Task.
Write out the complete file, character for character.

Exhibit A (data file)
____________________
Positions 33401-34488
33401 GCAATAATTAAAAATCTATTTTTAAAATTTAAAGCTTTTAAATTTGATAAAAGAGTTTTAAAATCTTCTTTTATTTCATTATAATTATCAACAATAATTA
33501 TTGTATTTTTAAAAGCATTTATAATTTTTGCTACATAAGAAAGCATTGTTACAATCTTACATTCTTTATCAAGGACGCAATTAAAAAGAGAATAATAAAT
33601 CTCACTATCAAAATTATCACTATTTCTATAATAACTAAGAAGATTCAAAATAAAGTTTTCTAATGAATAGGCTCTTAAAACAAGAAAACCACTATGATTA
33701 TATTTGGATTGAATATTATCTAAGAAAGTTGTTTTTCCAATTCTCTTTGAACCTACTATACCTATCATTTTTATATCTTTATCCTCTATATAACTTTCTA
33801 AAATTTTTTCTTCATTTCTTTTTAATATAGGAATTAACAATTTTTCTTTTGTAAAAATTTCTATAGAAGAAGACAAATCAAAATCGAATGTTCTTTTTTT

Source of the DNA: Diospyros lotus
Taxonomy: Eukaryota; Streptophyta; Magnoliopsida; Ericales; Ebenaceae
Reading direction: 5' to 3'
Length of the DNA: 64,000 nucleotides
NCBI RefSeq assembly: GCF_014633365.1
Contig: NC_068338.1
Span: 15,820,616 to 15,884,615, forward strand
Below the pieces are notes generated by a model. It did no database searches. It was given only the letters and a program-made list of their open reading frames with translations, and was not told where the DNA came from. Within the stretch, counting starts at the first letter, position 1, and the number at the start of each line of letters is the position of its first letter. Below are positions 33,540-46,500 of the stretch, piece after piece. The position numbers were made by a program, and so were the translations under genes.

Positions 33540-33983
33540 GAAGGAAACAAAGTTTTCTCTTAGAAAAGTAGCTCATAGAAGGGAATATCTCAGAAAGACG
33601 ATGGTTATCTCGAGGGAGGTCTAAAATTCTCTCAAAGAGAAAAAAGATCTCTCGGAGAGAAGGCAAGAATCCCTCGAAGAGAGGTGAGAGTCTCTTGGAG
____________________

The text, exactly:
Positions 33401-34488
33401 GCAATAATTAAAAATCTATTTTTAAAATTTAAAGCTTTTAAATTTGATAAAAGAGTTTTAAAATCTTCTTTTATTTCATTATAATTATCAACAATAATTA
33501 TTGTATTTTTAAAAGCATTTATAATTTTTGCTACATAAGAAAGCATTGTTACAATCTTACATTCTTTATCAAGGACGCAATTAAAAAGAGAATAATAAAT
33601 CTCACTATCAAAATTATCACTATTTCTATAATAACTAAGAAGATTCAAAATAAAGTTTTCTAATGAATAGGCTCTTAAAACAAGAAAACCACTATGATTA
33701 TATTTGGATTGAATATTATCTAAGAAAGTTGTTTTTCCAATTCTCTTTGAACCTACTATACCTATCATTTTTATATCTTTATCCTCTATATAACTTTCTA
33801 AAATTTTTTCTTCATTTCTTTTTAATATAGGAATTAACAATTTTTCTTTTGTAAAAATTTCTATAGAAGAAGACAAATCAAAATCGAATGTTCTTTTTTT

Source of the DNA: Diospyros lotus
Taxonomy: Eukaryota; Streptophyta; Magnoliopsida; Ericales; Ebenaceae
Reading direction: 5' to 3'
Length of the DNA: 64,000 nucleotides
NCBI RefSeq assembly: GCF_014633365.1
Contig: NC_068338.1
Span: 15,820,616 to 15,884,615, forward strand
Below the pieces are notes generated by a model. It did no database searches. It was given only the letters and a program-made list of their open reading frames with translations, and was not told where the DNA came from. Within the stretch, counting starts at the first letter, position 1, and the number at the start of each line of letters is the position of its first letter. Below are positions 33,540-46,500 of the stretch, piece after piece. The position numbers were made by a program, and so were the translations under genes.

Positions 33540-33983
33540 GAAGGAAACAAAGTTTTCTCTTAGAAAAGTAGCTCATAGAAGGGAATATCTCAGAAAGACG
33601 ATGGTTATCTCGAGGGAGGTCTAAAATTCTCTCAAAGAGAAAAAAGATCTCTCGGAGAGAAGGCAAGAATCCCTCGAAGAGAGGTGAGAGTCTCTTGGAG